Willowbank wants to keep a natural grassy “meadow” that led to a complaint.
Caitlin Wooll, education co-ordinator at Willowbank, made a virtual presentation to council Monday to ask for an exemption from the Town of Niagara-on-the-Lake’s grass-cutting bylaw for a “significant grassland habitat” on the property.
The Queenston facility, which bills itself as Canada's premier heritage conservation school, received a notice of violation of the bylaw, for grass or weeds over 20 centimetres.
She said the complaint was made by one person.
Wooll pointed out the meadow has been a part of Willowbank for 10 years and is home to many natural plants, animals and insects.
“It’s actually a grassland habitat. It’s a meadow,” she told council. “And it’s set in the picturesque landscape of the Willowbank estate grounds.”
“The meadow has existed for a decade and we have never before received a notice of violation,” she said.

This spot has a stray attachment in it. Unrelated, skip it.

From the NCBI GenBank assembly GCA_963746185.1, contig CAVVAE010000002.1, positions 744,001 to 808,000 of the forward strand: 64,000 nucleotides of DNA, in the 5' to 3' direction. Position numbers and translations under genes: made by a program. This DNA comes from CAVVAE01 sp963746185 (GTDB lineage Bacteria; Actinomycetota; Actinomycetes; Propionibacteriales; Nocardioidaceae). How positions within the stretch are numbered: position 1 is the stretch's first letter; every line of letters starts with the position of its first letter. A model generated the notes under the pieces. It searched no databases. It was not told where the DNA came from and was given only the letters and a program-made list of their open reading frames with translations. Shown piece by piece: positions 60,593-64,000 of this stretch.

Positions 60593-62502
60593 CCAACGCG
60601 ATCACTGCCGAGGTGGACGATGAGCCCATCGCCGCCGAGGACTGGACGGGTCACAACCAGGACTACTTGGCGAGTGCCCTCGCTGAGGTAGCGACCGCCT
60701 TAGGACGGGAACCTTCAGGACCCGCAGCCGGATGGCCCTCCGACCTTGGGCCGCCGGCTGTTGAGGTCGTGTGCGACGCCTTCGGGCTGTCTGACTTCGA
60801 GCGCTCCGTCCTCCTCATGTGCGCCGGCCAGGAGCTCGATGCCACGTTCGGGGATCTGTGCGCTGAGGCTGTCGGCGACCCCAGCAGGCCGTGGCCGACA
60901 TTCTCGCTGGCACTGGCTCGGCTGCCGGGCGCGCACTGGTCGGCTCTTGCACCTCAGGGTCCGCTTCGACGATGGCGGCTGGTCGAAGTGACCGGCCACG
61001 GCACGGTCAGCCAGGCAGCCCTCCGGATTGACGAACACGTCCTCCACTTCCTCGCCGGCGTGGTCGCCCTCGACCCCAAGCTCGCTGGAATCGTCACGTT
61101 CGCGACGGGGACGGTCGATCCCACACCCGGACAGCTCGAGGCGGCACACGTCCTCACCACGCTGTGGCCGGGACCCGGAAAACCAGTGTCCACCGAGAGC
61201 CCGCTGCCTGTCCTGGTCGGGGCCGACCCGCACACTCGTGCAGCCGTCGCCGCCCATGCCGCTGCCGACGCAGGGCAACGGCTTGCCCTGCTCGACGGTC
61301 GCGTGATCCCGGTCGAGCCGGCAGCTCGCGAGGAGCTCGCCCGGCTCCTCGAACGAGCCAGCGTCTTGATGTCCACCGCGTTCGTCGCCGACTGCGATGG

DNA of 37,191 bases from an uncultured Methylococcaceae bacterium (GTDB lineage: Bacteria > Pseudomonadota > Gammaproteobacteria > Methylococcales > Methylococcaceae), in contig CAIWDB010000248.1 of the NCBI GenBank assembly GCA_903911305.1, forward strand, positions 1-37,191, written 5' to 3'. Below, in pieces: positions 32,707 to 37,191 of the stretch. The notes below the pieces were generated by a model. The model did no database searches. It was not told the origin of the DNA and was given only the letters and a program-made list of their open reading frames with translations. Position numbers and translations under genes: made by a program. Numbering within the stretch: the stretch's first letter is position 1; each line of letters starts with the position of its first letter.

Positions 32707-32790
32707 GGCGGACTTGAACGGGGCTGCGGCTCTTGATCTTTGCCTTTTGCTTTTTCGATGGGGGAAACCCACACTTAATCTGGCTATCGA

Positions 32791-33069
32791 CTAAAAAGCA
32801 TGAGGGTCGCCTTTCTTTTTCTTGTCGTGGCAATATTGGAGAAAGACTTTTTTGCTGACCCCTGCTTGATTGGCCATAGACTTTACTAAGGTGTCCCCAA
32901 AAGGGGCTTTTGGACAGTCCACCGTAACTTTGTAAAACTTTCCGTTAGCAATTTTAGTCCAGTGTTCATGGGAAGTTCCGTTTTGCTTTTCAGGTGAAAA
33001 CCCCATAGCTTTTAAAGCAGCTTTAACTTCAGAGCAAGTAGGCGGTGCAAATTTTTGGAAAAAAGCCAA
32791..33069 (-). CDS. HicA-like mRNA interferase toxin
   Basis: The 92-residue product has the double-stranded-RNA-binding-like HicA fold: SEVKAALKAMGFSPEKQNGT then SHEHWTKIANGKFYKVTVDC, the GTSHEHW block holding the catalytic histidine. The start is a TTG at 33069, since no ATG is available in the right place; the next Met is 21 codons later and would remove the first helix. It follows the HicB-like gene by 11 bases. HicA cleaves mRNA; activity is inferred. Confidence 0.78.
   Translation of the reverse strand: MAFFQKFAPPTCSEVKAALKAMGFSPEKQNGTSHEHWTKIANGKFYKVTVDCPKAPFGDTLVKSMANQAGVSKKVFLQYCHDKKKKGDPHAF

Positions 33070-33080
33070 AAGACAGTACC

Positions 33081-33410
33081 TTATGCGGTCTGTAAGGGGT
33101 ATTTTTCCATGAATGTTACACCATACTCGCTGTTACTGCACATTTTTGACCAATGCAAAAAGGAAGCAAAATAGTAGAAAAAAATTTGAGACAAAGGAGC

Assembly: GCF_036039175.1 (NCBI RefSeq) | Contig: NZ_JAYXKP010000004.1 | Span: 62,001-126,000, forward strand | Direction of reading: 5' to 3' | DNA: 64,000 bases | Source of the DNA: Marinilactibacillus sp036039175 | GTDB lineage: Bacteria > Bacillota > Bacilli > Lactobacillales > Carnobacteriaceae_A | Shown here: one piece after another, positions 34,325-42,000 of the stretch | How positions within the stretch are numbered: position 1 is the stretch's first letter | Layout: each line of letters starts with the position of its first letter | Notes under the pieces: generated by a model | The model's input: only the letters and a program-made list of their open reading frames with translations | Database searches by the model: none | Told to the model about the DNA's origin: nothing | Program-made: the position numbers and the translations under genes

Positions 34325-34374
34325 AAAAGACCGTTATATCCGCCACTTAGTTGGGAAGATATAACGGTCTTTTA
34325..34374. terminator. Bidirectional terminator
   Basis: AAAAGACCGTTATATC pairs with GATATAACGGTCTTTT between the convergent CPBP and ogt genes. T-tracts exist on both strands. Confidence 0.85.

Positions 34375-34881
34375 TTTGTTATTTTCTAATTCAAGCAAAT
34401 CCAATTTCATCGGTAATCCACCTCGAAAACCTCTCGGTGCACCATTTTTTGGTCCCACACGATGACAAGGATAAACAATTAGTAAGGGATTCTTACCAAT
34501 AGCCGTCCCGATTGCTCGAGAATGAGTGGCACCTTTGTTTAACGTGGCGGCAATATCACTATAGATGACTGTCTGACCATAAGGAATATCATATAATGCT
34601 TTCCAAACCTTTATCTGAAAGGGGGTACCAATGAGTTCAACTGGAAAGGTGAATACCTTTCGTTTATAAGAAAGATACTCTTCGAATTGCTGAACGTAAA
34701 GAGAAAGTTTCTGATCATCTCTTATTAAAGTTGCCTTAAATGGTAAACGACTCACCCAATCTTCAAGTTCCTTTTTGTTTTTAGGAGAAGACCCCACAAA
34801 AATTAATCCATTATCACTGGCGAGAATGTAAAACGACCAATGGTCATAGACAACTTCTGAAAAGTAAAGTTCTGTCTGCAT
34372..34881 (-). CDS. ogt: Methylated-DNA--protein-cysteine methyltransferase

Wooll said it’s similar to other “grassland meadows” in Niagara-on-the-Lake, such as at Butler’s Barracks.
When the school had a restoration ecologist examine the meadow, a list was compiled of 30 plants that make the habitat significant.
Findings included milkweed — significant for monarch butterfly breeding, tall grass that certain bird species like, and an area that’s flattened because two baby deer nest in the meadow, she said.
“It’s so necessary for all those insects and animals and plants. It’s very ecologically significant, and it’s also a part of the cultural landscape of the Willowbank estate and has been for like a decade,” she said.
Coun. Gary Burroughs made a notice of motion regarding the meadow, which will be dealt with at the next meeting of council, on Sept. 28.